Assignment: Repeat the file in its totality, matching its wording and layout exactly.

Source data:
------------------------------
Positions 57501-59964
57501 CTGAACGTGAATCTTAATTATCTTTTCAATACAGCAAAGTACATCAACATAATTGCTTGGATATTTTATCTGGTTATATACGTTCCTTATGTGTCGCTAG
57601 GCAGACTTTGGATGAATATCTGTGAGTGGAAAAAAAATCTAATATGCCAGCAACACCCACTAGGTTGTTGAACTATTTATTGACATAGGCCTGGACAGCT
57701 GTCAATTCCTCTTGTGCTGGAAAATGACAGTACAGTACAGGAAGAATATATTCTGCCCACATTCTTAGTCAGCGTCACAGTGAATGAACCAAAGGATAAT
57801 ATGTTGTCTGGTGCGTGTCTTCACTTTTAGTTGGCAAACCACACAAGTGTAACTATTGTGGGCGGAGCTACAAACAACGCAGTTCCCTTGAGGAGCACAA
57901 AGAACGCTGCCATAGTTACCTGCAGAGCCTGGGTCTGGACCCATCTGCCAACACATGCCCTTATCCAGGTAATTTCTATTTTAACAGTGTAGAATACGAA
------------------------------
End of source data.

Positions 57501-59964
57501 CTGAACGTGAATCTTAATTATCTTTTCAATACAGCAAAGTACATCAACATAATTGCTTGGATATTTTATCTGGTTATATACGTTCCTTATGTGTCGCTAG
57601 GCAGACTTTGGATGAATATCTGTGAGTGGAAAAAAAATCTAATATGCCAGCAACACCCACTAGGTTGTTGAACTATTTATTGACATAGGCCTGGACAGCT
57701 GTCAATTCCTCTTGTGCTGGAAAATGACAGTACAGTACAGGAAGAATATATTCTGCCCACATTCTTAGTCAGCGTCACAGTGAATGAACCAAAGGATAAT
57801 ATGTTGTCTGGTGCGTGTCTTCACTTTTAGTTGGCAAACCACACAAGTGTAACTATTGTGGGCGGAGCTACAAACAACGCAGTTCCCTTGAGGAGCACAA
57901 AGAACGCTGCCATAGTTACCTGCAGAGCCTGGGTCTGGACCCATCTGCCAACACATGCCCTTATCCAGGTAATTTCTATTTTAACAGTGTAGAATACGAA